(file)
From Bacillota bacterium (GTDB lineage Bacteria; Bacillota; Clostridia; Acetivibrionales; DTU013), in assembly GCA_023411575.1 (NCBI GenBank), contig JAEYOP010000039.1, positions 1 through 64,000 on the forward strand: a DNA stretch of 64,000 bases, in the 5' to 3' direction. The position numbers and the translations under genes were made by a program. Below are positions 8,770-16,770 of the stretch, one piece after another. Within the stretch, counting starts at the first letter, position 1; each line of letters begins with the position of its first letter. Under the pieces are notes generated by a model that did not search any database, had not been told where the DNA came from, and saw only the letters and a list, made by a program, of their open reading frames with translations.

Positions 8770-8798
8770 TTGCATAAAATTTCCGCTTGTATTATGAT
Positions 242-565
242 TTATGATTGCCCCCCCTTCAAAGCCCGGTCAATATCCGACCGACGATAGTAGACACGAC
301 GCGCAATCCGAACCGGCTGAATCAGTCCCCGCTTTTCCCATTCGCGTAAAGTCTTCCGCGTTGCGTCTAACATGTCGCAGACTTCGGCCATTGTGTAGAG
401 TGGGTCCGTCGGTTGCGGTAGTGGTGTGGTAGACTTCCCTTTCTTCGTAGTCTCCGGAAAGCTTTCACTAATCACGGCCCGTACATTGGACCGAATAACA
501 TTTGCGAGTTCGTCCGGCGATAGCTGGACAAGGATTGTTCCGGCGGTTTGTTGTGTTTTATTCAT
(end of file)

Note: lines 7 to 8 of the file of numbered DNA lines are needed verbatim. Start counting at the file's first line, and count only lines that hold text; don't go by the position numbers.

401 TGGGTCCGTCGGTTGCGGTAGTGGTGTGGTAGACTTCCCTTTCTTCGTAGTCTCCGGAAAGCTTTCACTAATCACGGCCCGTACATTGGACCGAATAACA
501 TTTGCGAGTTCGTCCGGCGATAGCTGGACAAGGATTGTTCCGGCGGTTTGTTGTGTTTTATTCAT